Lumber Shock


If you are planning a summer building project of any size, brace yourself for a shock.


First, the lumber aisles at Lowes and Home Depot are looking like the toilet paper aisle during the panic days of the pandemic.

Second, any wood you do find is (a.) picked over, and (b.) double or triple in price compared to last year.



My spring building project is a three-sided, 12’ x 16’ shelter, called a “run-in,” for our two horses in what will be a new grazing pasture on our farm. For years our three existing pastures have provided enough summer grass for Stormy and Boone, but a March flood deposited three inches of silt and sand from our creek on top of the tender grass shoots, effectively choking them out.



To replace the flooded pastures, we are going to fence off about two acres from our higher hay field, which means the horses will need both water and shelter from the summer sun. The run-in project is your basic Construction 101.  Dig and pour 24” deep concrete piers every six feet, attach 4”x4” beams to them, and top the beams with 2”x4”x 8’ walls.



Assembling the three walls on the ground was easy, as was lifting them into place, especially compared to dealing with the shock of paying six dollars for each 2”x4”x8’ board that not long ago sold for around two dollars.  Worse yet, the six-inch wide, twelve-foot long, tongue-and-groove pine siding boards I spotted at Lowes were now priced at sixteen dollars each.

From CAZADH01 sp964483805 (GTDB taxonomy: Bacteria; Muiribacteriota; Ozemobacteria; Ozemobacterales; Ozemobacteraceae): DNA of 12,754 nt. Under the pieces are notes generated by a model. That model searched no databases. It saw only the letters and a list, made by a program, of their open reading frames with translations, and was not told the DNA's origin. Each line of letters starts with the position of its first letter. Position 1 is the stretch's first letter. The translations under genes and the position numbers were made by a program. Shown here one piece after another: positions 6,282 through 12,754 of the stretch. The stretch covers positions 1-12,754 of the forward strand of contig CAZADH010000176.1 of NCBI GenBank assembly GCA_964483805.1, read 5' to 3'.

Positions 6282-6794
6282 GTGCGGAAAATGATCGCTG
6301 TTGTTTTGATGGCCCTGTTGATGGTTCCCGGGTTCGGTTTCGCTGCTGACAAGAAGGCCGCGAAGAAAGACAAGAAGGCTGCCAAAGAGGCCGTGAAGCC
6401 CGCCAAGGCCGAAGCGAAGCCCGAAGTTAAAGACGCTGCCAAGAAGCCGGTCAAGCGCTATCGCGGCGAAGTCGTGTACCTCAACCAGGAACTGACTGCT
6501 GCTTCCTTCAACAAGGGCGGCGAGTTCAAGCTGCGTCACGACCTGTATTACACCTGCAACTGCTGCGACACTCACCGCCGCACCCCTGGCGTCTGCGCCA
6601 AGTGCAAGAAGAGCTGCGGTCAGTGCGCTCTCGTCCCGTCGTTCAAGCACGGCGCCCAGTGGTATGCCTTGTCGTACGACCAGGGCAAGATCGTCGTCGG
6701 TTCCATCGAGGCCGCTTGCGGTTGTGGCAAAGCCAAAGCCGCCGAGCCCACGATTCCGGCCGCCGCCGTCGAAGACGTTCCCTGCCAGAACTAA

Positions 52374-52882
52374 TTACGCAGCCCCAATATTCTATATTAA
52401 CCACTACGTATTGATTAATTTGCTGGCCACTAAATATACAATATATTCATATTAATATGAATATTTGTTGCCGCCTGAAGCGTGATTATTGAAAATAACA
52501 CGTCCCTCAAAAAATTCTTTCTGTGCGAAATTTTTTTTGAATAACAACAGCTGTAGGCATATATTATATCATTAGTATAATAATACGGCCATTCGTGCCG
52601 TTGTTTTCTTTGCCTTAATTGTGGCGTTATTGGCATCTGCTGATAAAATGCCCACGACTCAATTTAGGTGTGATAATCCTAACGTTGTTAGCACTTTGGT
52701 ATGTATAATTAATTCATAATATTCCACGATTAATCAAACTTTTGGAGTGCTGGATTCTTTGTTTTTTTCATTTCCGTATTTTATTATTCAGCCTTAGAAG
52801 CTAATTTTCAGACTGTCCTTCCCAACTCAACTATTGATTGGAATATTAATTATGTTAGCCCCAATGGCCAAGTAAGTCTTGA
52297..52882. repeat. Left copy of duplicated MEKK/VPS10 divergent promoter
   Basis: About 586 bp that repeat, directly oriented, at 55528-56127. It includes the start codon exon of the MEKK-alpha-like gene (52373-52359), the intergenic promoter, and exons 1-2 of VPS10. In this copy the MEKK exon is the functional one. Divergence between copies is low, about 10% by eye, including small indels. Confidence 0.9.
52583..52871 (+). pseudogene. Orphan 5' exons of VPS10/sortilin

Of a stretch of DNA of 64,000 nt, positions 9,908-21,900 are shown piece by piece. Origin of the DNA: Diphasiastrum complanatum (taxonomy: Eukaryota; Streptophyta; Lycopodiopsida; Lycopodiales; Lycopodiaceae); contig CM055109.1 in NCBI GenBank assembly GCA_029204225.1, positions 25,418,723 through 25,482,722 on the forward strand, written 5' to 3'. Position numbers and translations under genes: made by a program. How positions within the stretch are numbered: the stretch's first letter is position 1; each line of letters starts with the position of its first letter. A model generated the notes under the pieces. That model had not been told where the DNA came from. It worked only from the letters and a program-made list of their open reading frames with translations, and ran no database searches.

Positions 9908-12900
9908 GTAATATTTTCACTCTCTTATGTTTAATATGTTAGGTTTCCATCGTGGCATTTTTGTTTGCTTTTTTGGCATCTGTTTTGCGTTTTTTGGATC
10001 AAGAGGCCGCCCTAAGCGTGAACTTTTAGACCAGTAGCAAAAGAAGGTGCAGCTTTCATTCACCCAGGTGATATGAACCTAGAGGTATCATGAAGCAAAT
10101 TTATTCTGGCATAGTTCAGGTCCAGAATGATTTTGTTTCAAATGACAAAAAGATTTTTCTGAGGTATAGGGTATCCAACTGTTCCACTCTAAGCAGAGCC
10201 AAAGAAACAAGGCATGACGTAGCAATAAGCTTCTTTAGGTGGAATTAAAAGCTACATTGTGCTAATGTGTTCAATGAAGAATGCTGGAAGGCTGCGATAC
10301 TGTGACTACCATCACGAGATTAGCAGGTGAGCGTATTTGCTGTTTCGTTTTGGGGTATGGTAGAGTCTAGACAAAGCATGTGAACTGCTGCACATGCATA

Fortunately, Lowes had in stock the 80-some siding boards I needed, only because the less expensive boards had all been snatched up. Regardless of the price, I was so worried that someone would get to them before me that I was nearly the first one in Lowes the next morning.



Working in a hay field compared to inside a workshop does require some adjustments. First, I had to string together 150-feet of extension cords for electricity from our barn. Second, I should have just put every tool I own in the back of my truck, for I spent most of the first two days going back and forth between the run-in and my workshop getting all the tools I needed. Finally, however long I thought it would take to build our run-in, I now will double it, for working outside is an open invitation for every neighbor to pull up next to me in his pickup, lean out the window, and ask, “Whatja buildin’?”

But I love a building project and this one is no exception, even if it is just a run-in. And whenever I question what it requires, I am reminded of a wise saying: “Long after you have forgotten how much it cost or how long it took, you’ll remember how good it looks.”


Until next week,


“It is just as desirable to build a chicken house as to build a cathedral. The size of the project means little in art, as it is the character that really counts.” – Frank Lloyd Wright